What is most powerful are the characters. While it is a novel revealing truisms of war, it is ultimately a novel about love and compassion and the warmly developed lives of characters in this small village. Each character is vivid, intriguing and their stories compelling.

Congrats to Anthony Marra for making my Top Reads of 2014.

*     *     *     *     *

What Are You Reading?

I’m getting ready to post my Summer Reading List for 2014, which has me curious what everyone else is reading.  I’d love to hear your own reading suggestions in the comments.  Let us know the favorite books you’ve read this year or ones on your must-reads list.  If this inspires you to blog your own list, share link to your post so we can come read with you.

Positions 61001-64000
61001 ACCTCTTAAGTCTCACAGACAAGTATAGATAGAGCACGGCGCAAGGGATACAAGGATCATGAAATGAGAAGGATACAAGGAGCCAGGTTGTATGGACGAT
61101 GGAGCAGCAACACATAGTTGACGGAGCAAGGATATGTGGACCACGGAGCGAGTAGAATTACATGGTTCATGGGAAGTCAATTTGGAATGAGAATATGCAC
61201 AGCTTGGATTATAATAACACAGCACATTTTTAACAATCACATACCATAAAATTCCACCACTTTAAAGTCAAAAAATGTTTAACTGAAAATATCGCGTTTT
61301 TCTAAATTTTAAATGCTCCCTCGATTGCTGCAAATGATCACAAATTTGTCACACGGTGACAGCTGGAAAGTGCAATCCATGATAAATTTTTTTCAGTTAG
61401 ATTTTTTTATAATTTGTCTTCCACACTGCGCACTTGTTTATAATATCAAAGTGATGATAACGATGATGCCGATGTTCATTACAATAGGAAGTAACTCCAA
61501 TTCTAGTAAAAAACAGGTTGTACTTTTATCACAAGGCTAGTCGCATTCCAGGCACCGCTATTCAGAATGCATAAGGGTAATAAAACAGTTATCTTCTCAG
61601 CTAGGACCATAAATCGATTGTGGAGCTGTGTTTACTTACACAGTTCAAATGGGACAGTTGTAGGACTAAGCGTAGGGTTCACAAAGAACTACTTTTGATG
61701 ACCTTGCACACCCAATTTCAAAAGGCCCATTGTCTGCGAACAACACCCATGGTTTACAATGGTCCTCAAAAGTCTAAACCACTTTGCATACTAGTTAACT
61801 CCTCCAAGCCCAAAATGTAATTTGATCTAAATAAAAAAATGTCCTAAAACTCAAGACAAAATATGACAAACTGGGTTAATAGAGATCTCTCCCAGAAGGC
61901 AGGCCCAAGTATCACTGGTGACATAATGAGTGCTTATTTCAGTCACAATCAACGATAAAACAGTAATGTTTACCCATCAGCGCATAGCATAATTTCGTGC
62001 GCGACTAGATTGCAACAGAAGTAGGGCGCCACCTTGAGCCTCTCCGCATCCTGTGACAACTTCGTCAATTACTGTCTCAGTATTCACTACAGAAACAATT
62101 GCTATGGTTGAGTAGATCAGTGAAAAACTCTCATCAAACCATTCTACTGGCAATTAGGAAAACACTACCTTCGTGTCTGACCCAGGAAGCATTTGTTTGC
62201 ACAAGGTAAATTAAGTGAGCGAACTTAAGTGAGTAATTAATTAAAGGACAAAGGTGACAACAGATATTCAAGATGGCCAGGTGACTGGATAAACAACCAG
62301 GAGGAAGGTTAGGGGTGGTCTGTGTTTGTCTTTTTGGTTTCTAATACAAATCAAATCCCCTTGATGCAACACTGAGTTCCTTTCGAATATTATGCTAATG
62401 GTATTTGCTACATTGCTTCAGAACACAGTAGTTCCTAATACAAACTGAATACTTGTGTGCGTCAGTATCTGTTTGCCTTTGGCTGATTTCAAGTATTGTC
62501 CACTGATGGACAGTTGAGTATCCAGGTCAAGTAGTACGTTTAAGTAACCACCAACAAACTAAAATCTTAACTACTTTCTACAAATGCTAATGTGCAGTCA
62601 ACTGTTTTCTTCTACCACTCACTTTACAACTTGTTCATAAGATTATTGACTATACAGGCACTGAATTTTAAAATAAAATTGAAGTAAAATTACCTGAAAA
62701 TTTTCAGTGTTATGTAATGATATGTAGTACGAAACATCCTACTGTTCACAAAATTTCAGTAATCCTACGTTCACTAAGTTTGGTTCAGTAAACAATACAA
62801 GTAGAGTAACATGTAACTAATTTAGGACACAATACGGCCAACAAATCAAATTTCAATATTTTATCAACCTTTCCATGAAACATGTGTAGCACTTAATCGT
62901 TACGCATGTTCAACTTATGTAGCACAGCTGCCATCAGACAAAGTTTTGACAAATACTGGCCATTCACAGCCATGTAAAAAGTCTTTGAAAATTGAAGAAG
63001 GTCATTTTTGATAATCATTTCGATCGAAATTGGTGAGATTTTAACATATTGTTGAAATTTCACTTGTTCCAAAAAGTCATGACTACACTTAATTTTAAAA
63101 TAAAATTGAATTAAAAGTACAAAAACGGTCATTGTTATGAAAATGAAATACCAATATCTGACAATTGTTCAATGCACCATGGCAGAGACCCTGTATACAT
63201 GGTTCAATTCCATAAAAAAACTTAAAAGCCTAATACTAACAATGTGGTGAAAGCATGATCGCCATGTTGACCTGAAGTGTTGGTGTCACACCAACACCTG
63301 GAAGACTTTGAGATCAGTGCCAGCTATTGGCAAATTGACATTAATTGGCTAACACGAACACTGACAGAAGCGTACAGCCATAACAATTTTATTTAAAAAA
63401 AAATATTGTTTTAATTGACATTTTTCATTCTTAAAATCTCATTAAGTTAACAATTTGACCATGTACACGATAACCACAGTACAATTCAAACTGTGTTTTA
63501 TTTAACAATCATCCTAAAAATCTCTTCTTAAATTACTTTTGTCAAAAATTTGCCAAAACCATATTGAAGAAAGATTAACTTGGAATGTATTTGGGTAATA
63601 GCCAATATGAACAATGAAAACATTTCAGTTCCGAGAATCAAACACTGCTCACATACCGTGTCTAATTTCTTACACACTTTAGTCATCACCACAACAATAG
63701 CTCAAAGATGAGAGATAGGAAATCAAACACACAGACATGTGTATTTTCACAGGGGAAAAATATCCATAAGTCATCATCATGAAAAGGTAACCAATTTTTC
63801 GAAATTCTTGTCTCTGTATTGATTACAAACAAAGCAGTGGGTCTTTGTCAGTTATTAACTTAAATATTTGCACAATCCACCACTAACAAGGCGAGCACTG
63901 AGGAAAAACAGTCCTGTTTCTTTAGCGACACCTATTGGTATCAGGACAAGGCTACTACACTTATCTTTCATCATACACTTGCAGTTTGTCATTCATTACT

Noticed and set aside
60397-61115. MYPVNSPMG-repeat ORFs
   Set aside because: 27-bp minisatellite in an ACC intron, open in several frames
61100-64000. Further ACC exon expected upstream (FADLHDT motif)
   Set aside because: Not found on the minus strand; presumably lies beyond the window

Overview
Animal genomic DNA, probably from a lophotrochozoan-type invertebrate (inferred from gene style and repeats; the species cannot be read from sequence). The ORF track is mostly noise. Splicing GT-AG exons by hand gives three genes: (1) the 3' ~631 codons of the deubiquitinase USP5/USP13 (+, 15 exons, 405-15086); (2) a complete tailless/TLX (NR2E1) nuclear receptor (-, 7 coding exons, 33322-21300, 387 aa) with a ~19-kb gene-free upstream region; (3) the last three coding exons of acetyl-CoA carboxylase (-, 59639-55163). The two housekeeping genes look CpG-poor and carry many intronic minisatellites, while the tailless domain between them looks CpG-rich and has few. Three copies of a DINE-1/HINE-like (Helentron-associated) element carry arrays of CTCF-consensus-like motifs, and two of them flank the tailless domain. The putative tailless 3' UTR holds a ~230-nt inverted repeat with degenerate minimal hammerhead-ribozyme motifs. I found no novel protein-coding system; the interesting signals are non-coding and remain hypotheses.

Where do the book links take you?

For convenience, you can click the book link to Marra’s book in the opening paragraph, which takes you to Amazon.  Or, you can find it at your favorite indie bookseller through indiebound.org:

Shop Indie Bookstores

*     *     *     *     *

If you like this blog, be sure to subscribe using WordPress’s +follow option, or via email or the Bloglovin button in the sidebar. I love to connect with like-minded readers and writers!

More on Books and Reading:

 

Leave a comment

Filed under Books, Reading

Reading Lists: Nobel in Literature, Man Booker Prize and National Book Award Finalists

Photo from Fairfield University, when author Colum McCann spoke about his 2009 National Book Award novel. (c Peter Caty/The Mirror)